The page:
The the Hilltop Dome, also, is no longer used for active observations, but functions as an optical design laboratory. Ironically, the only dragonfly I saw my entire time in the Sacramento Mountains was cruising the lawn outside. One of those species that fly real fast and never perch, so all I could see is that it was green.
|Hilltop Dome and research laboratory.|
The Grain Bin Dome was the first telescope dome built in Sunspot. The grain bin was ordered from the Sears Catalog and modified to accept a 6" telescope. In 1963 the duties of the Grain Bin were transferred to the just completed Hilltop Dome. In 1995 a night-time telescope was installed so Sunspot residents could star gaze.
|The Grain Bin Dome held the very first telescope.|
Apache Point Observatory
This astronomical observatory is located a little farther south on Apache Point next to Sacramento Peak. It is run by the Astrophysical Research Consortium (ARC) with six university members, including New Mexico State University. None of the buildings are open to the public, but they do provide brochures on a sign post along the sidewalk from the parking lot. Information can be found on the facility at http://www.apo.nmsu.edu and http://www.sdss.org/.
This observatory complex has four major telescopes that are actively engaged in observations and research: the ARC 3.5 meter telescope, the 2.5 meter Sloan Digital Sky Survey telescope, the NMSU 1.0 meter telescope, and the ARC Small Aperture 0.5 meter telescope. The projects being studied are many, including studies of galaxy evolution, mapping nearby galaxies, studying the expansion of the universe, early phases of cosmic history, infrared spectroscopic surveys, and lunar ranging measurements.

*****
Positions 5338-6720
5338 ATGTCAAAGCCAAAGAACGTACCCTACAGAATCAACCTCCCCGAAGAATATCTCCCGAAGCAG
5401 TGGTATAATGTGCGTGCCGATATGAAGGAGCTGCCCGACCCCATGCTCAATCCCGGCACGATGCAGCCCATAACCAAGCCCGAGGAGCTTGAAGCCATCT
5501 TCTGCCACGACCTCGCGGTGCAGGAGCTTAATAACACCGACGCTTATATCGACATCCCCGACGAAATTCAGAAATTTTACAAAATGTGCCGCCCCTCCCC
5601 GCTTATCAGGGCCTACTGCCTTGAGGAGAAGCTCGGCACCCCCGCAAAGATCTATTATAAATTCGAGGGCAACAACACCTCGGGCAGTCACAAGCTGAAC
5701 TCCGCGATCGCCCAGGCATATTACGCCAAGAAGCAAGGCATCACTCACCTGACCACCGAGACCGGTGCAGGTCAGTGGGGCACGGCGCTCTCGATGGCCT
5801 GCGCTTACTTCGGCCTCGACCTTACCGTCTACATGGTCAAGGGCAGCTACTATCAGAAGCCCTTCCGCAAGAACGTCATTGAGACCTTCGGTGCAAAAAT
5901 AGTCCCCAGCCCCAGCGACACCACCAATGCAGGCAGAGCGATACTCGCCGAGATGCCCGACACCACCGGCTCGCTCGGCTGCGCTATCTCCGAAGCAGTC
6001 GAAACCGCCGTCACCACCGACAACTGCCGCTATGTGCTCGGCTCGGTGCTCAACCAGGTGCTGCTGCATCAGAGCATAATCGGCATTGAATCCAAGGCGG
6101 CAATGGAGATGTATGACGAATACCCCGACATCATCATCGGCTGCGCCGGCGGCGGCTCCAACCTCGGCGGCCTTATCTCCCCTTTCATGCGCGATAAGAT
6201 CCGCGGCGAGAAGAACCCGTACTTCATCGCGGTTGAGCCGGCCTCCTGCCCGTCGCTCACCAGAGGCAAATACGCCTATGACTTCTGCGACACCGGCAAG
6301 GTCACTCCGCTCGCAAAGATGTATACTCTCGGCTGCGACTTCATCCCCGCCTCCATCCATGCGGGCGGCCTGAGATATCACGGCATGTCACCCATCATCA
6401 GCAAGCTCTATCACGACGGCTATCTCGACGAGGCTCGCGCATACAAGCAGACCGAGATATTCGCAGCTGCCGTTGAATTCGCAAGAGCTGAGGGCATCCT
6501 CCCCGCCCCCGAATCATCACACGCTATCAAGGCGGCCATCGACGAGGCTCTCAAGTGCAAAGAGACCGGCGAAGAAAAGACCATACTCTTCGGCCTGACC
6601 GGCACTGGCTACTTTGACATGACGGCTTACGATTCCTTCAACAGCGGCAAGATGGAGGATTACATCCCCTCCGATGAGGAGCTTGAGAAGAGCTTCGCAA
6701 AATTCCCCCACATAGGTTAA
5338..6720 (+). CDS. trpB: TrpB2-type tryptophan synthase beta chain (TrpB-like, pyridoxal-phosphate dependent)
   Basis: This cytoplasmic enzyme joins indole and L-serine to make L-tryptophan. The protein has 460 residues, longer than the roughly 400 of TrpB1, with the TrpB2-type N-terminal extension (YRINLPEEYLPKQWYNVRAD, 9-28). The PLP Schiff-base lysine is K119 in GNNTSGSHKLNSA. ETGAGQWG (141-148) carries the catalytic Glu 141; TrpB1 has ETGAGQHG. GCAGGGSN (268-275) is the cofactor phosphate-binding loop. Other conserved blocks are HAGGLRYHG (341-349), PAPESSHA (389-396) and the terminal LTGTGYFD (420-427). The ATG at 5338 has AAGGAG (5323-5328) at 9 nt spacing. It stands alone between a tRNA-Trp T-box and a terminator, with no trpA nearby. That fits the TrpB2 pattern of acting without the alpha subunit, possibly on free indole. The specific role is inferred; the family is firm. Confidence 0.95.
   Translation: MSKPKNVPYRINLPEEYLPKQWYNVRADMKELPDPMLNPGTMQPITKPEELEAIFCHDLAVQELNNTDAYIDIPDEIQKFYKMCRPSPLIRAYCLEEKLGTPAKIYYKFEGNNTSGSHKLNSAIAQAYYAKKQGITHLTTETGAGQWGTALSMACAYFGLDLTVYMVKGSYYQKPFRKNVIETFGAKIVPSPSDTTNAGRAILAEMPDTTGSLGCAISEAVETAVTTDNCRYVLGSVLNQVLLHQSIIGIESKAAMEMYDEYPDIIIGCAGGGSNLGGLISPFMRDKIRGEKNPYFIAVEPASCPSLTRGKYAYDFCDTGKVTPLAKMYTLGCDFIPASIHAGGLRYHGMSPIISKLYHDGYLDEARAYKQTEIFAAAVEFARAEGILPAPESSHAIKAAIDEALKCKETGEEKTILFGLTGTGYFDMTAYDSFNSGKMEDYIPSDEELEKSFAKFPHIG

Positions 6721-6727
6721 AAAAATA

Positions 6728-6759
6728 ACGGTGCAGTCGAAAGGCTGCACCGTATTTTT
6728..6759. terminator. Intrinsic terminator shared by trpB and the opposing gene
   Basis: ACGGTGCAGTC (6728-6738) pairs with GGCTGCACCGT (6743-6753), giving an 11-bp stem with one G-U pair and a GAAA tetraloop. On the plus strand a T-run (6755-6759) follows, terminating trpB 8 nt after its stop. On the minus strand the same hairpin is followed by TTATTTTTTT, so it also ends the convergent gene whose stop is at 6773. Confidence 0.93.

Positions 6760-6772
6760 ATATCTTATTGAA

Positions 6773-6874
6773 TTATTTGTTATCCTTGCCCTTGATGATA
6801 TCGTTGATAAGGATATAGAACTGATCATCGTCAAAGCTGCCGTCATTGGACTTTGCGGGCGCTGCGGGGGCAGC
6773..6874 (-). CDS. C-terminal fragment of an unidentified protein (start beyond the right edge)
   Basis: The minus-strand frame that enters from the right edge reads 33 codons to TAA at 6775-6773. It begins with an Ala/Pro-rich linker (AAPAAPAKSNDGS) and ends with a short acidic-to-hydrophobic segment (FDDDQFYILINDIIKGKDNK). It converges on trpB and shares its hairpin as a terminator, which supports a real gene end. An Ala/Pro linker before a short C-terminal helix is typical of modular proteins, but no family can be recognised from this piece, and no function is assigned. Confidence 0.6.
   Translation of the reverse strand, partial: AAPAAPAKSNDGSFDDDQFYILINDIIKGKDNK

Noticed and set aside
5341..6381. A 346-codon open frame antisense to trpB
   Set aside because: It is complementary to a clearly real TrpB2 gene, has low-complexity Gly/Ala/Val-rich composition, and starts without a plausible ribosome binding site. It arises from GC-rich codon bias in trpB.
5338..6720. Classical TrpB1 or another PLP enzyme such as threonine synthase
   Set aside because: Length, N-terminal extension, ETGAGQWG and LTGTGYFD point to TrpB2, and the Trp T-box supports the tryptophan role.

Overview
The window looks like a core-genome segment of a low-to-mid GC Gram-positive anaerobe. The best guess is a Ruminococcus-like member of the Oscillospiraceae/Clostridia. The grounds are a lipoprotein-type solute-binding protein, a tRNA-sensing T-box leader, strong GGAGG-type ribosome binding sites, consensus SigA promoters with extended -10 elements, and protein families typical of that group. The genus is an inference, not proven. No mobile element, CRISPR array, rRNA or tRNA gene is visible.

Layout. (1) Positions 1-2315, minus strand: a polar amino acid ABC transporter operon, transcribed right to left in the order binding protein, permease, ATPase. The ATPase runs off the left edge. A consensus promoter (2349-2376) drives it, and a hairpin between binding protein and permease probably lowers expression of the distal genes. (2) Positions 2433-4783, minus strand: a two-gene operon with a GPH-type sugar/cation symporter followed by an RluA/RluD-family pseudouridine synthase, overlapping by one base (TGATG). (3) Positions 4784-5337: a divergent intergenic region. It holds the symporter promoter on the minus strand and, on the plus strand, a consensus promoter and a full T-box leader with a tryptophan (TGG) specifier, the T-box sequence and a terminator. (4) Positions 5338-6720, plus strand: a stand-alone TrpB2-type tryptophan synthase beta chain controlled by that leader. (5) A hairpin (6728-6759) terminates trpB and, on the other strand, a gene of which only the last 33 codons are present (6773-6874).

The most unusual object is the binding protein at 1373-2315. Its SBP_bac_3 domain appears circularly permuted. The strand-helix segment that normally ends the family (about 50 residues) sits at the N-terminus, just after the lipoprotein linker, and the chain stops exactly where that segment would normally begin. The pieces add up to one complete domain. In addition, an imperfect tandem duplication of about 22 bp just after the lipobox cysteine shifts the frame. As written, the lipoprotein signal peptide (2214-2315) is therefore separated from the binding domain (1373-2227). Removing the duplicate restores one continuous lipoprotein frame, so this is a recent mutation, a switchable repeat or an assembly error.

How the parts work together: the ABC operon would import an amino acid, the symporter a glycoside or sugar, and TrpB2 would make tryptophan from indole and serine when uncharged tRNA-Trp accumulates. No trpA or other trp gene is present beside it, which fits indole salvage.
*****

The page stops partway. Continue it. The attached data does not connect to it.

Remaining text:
|0.5 meter Small Aperture Telescope|
|New Mexico State's 1.0 meter telescope|
|The big kahuna, the consortium's 3.5 meter telescope|
|A side view of the SDSS telescope. Note how it hangs over the edge of the mountain.|
Yet, is firmly anchored to the ground. The whole top section is on rails and rolls out of
the way when it is time for the telescope to operate.
|As a retired engineer I was fascinated by this custom built manipulator arm assembly with 2 "elbows".|
If I've read the documentation correctly, it is used to lift & move the telescope's 400 pound data cartridges.
[Update: 9-27-15; 12:43pm MDT] Here is an interesting YouTube video created by the SDSS team showing the manipulator arm, cartridges and telescope in action.
I was awed by the solar observatory complex then wowed by the facilities at Apache Point. Although only the buildings housing the telescopes were visible, my imagination ran wild. Visions of all those PBS NOVA episodes on astronomy, the original Cosmos TV series, all the programs I attended at the Morrison Planetarium at the California Academy of Sciences in Golden Gate Park when I lived out there, and the presentation I was able to attend at Stanford University given by Carl Sagen, all came together to boost my spirits out of this world! Gadzooks!
What the camera saw:
|I love the symmetry of this photo. Note Tularosa Basin and White Sands in the background|
What my mind's eye saw:
|My night sky photo from northeastern New Mexico last June.|
Before I departed the observatory, I had a sandwich on the adjacent picnic tables.
|The lunch was plain, but the view was delicious.|
A great conclusion to a wonderful trip in my little camper. Thanks for reading!